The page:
Over the weekend, I had lunch with a friend I had not seen in five years. During part of our conversation, we discussed the importance of friendships. In this post, I will discuss my friendships at different stages of my life and how they have affected my mental health.
I just returned from a two-week trip overseas to England, Scotland, and Ireland. I love to explore the beauty of this earth and immerse myself in all kinds of unique cultures, but if I am not careful, traveling will often coax my eating disorder back to the surface. While I do have quite an adventurous streak, I also tend to feel anxious when I deviate from my normal routine, which can open the door for a certain uninvited guest—otherwise known as my eating disorder—to hitch a ride on the trip. However, since I am not about to stop traveling, here are a few strategies I use in order to ensure this pesky eating disorder will not ruin my vacation. 

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Pascale B
I was ghosted by me neighbor who has bipolar disorder it hurt a lot

She was a user and entitled anytime she needed something she would ask for my help I would oblige, then one day when I couldn’t take her call she got mad and decided to “ghost” me even though I tried calling her back to see if everything was ok. Sorry I can’t be at her every beck and call waiting on her needs hand and foot I was in class when she called twice in a row. When she would get what she wanted she would toss me to the side I forgave her many times and told myself it’s ok, well it’s NOT ok not acceptable. When I texted her the next day to ask her if everything was ok since I missed her call she said “she’s busy” excuse me she’s a stay at home mom I work all week and have an entire home to manage as well as personal appointments to keep every day after work… who called who to bother them? She called me it wasn’t the other way around so when you say your “busy” don’t blow up my phone the day before because I am 10 times more busy than you are juggling my career, house work and personal responsibilities while you are a stay at home mom who looks at her window and spies on our neighbors all day long. Anyway now she does not speak to me she ignores me and if she sees me she pretends as if I am dead and put a sticker on her car that says “not today satan” lady are you talking to me? She has issues she’s a user throws people to the side when she gets what she needs out of them and if you can’t take her call one time she will discard you as if you never existed in her phone book or life. She will go to hell for her ghosting and say hi to satan every day in her afterlife for the hurt she has caused becuse I was nothing but nice and helpful to her and all I got in return was a slap to the face, very hurtful and rude. I never ever once asked her to help me I am very self sufficient she always needed my help and now I am ghosted. That’s why I decided to no longer help people who are users.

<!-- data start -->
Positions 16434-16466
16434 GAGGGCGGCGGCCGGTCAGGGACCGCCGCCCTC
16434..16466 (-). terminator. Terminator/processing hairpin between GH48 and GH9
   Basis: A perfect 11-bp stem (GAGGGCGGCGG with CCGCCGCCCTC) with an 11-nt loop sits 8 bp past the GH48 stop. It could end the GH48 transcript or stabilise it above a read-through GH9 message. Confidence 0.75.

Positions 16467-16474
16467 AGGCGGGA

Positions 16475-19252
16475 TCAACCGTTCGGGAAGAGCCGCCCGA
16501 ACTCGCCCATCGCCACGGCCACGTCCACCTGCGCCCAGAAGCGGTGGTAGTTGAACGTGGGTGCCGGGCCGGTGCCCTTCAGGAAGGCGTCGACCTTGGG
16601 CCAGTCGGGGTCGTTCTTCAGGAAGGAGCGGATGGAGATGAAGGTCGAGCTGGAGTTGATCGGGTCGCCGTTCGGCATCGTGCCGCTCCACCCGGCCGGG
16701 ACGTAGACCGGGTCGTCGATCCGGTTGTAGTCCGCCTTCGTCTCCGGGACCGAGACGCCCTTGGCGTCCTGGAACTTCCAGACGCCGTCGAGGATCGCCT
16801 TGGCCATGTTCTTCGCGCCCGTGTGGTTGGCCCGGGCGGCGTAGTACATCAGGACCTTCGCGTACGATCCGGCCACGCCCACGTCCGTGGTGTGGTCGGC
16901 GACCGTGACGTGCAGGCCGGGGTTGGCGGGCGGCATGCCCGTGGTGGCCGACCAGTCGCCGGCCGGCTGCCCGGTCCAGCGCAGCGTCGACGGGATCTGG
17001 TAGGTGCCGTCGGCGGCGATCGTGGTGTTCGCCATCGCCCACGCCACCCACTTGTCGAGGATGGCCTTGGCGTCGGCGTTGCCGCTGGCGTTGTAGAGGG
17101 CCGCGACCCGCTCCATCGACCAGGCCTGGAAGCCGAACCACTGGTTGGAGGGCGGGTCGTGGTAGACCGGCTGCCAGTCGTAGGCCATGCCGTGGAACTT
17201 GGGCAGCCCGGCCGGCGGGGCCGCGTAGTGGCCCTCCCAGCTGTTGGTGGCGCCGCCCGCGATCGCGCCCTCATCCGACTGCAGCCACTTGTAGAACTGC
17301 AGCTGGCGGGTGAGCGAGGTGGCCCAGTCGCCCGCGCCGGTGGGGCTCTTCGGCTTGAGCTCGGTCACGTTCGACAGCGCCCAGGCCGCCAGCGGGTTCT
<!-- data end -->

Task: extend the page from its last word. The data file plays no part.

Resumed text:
Paula